After 26 years, Barbara Core will step down as the Marion County Circuit Clerk.
A celebration was held in her honor on Wednesday.
"It was a great 26 years. We accomplished a whole lot. As I said yesterday, you can't do it on your on. We've had a fantastic staff," she said.
Rhonda Starn will take her position and said she knows she has big shoes to fill.
"Things will still be even hill," Starn said. "We just want to keep the office flowing as well as Barb had it running."
For some people, retirement means heading off to a beach or a log cabin. But for Barbara Core, her career with the court system is nowhere near over.
She has accepted the position to work as the liaison between the state judicial system and one of the private companies that will help West Virginia install electronic filing in circuit courts statewide.
"My job will be to work between the Supreme Court, the e-filing people, all the circuit clerks in the state and their staff to coordinate it," Core said.
Core will work for On-Line Information Services, Inc., of Mobile, Alabama. The company will provide the electronic capability that will allow electronic filing using Software Systems of Morgantown's case management system.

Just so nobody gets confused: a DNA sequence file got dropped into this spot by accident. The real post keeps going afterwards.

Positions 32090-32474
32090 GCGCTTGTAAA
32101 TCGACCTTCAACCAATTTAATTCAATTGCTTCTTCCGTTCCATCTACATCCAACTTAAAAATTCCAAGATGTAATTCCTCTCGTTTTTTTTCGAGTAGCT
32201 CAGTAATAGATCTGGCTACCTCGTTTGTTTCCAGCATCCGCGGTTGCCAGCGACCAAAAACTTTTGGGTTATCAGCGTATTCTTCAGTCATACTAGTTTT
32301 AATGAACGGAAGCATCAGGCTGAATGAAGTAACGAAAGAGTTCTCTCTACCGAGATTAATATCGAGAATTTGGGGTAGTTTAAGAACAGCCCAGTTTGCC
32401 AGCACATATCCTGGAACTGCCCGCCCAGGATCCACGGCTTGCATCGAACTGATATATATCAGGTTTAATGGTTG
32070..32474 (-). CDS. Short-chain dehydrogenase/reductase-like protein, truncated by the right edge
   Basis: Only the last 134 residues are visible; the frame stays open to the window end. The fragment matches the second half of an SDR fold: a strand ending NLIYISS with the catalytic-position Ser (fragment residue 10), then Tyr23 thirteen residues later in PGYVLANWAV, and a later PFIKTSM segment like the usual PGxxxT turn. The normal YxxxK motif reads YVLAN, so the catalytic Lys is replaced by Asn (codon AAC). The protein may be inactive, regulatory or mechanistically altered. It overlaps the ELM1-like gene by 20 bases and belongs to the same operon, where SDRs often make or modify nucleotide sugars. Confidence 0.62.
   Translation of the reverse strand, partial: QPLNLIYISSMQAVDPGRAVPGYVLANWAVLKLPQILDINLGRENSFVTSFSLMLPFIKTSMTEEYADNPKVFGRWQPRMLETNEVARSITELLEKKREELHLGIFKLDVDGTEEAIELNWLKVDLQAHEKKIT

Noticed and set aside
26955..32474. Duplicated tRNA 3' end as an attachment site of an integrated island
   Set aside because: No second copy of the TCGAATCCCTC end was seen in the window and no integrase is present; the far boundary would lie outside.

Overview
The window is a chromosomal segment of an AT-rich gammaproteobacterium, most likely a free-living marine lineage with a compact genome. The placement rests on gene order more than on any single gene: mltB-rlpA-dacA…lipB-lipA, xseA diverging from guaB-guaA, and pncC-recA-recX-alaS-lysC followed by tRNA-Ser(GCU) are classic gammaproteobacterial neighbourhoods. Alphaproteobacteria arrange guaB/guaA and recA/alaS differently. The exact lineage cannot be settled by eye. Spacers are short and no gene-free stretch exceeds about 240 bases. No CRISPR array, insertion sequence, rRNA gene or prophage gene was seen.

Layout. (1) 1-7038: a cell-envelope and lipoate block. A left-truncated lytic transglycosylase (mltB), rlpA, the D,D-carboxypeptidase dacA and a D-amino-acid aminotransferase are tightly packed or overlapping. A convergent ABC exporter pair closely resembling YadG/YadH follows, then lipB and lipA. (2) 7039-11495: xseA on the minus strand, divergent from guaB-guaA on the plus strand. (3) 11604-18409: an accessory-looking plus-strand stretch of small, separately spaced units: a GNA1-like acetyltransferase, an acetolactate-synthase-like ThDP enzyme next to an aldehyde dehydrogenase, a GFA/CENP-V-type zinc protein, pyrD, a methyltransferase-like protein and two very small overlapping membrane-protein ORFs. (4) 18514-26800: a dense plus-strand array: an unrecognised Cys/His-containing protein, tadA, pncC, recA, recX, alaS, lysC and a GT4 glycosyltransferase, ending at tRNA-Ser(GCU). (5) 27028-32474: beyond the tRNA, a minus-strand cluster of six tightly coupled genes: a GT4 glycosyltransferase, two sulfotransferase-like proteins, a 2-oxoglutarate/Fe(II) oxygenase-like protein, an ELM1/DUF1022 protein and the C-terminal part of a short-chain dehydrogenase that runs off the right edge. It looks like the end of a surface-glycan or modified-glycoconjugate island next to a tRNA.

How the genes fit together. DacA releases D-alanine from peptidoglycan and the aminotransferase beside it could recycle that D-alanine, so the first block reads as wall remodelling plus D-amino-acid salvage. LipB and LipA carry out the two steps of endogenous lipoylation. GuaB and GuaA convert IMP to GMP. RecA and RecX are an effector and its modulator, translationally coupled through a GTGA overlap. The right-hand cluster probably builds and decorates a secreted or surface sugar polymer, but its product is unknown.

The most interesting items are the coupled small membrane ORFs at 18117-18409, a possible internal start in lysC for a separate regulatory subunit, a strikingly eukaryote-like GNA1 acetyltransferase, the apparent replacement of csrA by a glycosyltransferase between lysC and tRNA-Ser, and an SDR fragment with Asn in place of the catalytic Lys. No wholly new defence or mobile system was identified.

Her office will still be in the Marion County Courthouse, with her former staff located just steps away.
"She won't be going far. She still will be close," Starn said. "I'll have my good friend nearby."
Marion County is one of 14 in the state that is participating in the pilot program for the new e-filing system.
"It means a little bit of less paper. A whole lot," Starn said.
Starn said the Circuit Clerk's Office is responsible for hundreds of thousands of pieces of paper. E-filing could make the system completely paperless, something Core said she has been dreaming of for more than a decade.
Marion County and Jefferson County will be the first to go online with electronic filing because employees in those offices already have scanned several years' worth of documents.
Every public document that has been scanned from previous years, as well as those filed every day at a circuit clerk's office, will be available online in a PDF format.
"When we come in in the morning, we will get a message saying there is a new suit filed. The fees have already been paid and its already in the system," Core said.
Core said it will make the jobs of judges, attorneys, and even the media much easier.
Anyone who wants to file a case in a circuit court participating in the pilot project, or eventually any circuit clerk's office when the project is expanded statewide, will be able to file documents electronically themselves, according to a press release from the Supreme Court.
Core said the pilot system is the time to make mistakes but she hopes in 10 years, everything will be completely paperless.
"No telephones ringing. No franticness. No hustle bustle. No telephones and no paper anywhere," Core said.
She will begin her new position with the Supreme Court on Monday, September 2.